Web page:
As strange as it sounds, we are always happy when our clients tell us they have an LPA in place.  It is music to our ears because it means they have planned for a possibility where they are still alive but are unable to manage their estate.  This is certainly not a nice thing to be thinking about, but so very important. 

The recent pandemic has shown just how important these documents are, especially to families.  If you have an LPA in place that allows those you trust most to manage your affairs when you are unable to, perhaps due to sickness, it can save you and your family hundreds if not thousands in fees and and immeasurable amount of time, frustration and upset.   

An LPA for your financial and property affairs allows bills to be paid, utilities to be arranged or swapped and even property sold if the need arises.  It also allow bank accounts to be managed, which is especially important if your family wishes for you to go into private care or receive private nursing, meaning that they do not have to borrow money that is otherwise accessible.   

A health and welfare LPA allows for decisions to be made about the type of care you receive, where you live, as well as many other welfare decisions, without those closest to you having to argue with professionals to justify why they feel it is the best decision.   

Without an LPA your loved ones would need to apply to the courts for an order to allow them to make these decisions on your behalf, which is not only costly but takes time.  The time it takes could mean months of bills not being paid, or your family having to wait for you to be moved to a care facility that they know you would have preferred or is easier for them to visit.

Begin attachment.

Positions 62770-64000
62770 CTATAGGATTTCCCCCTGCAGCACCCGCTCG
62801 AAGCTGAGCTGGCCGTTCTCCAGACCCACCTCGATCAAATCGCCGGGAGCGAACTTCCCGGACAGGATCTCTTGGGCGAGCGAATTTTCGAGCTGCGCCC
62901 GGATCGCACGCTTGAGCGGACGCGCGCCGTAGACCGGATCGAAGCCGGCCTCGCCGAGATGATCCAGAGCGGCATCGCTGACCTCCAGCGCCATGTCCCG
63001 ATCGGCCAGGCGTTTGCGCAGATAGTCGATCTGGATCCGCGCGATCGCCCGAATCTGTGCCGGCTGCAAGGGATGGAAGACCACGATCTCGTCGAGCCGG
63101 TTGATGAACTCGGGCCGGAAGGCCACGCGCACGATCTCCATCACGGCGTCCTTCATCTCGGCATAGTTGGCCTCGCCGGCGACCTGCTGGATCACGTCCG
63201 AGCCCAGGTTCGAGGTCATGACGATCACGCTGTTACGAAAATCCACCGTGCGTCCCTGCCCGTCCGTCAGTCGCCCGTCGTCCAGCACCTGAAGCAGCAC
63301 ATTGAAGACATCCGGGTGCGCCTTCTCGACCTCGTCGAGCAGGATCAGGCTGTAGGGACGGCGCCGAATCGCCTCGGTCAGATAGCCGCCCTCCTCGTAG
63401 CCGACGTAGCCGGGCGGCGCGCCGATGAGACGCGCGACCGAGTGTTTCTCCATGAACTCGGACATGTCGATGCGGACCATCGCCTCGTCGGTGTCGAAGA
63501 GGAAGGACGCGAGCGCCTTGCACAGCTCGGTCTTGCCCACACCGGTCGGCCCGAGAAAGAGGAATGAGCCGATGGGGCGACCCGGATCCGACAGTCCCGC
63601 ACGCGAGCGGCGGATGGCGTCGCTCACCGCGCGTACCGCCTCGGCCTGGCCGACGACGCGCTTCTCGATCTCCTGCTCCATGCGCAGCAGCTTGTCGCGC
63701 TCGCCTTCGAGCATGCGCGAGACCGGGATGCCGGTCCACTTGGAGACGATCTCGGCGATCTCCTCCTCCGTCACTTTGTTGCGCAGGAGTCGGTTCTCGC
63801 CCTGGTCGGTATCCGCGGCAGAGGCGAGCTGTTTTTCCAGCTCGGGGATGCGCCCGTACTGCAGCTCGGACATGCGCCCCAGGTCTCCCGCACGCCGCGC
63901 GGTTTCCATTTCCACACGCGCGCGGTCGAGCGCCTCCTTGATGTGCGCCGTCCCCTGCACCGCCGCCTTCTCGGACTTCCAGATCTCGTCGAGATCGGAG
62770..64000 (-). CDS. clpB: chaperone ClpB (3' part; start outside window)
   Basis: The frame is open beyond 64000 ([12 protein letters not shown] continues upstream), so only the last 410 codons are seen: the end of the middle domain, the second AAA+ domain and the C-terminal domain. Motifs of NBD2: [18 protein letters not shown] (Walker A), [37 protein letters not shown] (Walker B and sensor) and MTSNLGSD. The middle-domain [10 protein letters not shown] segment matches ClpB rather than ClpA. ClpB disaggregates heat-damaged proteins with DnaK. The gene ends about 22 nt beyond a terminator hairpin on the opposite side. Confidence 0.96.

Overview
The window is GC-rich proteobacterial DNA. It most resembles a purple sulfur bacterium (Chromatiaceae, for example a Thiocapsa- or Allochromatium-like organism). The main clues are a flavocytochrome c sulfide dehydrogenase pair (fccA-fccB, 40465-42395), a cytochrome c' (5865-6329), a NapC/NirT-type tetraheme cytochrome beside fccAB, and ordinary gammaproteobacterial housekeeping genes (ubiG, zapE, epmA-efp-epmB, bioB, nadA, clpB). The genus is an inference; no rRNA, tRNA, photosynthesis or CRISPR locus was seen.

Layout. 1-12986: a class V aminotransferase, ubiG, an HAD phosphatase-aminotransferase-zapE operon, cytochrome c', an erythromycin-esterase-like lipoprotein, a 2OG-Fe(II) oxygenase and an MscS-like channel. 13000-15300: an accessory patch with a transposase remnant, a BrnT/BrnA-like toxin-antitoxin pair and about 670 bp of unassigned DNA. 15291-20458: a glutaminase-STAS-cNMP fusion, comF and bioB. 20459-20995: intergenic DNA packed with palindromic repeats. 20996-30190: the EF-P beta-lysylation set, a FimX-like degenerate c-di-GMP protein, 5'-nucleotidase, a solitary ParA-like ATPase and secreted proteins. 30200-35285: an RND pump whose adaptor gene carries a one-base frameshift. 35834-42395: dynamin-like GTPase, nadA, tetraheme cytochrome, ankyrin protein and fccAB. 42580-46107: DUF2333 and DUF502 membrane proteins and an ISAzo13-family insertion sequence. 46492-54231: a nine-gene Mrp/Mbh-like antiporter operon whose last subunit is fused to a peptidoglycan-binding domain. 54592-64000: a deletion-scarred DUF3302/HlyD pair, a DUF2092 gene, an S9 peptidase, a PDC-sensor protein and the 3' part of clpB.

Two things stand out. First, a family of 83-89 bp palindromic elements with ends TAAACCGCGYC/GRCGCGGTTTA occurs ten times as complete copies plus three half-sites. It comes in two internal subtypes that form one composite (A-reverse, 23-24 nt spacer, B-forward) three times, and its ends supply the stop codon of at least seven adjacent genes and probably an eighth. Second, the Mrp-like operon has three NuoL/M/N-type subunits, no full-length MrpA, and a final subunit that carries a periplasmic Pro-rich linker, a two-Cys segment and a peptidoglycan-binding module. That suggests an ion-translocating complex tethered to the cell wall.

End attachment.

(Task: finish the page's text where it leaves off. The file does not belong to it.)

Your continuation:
Trusts 

Trust can be very useful tools to protect assets and money from being squandered or lost, and can help mitigate the amount of tax paid on an estate.  Please note it is not a way to avoid tax, this of course is illegal. 

It may be that you wish for your estate to be put in trust for a vulnerable person, so that there are funds available for their care but the full amount cannot be taken out and spent without the thought of what happens in the future. 

You may have teenagers you know would quite happily spend their whole inheritance on nights out or fast cars (not to stereotype but this happens more than people realise), so you would prefer that a more responsible person manages the funds until a point they feel the recipient understands the value of what remains. 

Or as mentioned previously, you may wish to protect your estate from ‘sideways inheritance’.  This is when your estate is left to your partner, with the intention it will go to your children when your partner passes, but instead they remarry or in their Will, leave the whole estate to another person, meaning your children miss out.  Of course they could make a claim against the estate, however this can be costly and is not always successful. 

There are so many ways having a chat with a Private Client solicitor can help plan for what happens to your estate both before you pass and when ‘you leave earthside’ (as one client described it). There may be options or circumstances that you had not even considered! 

So, no matter how small you may consider your estate, or uncomplicated, it is always worth having that conversation before deciding it is not worth making a plan. 

 When you are ready to have an initial informal chat about how estate planning may help your family, please contact us at Tiger Law on 01233 227 355 or admin@tiger-law.com.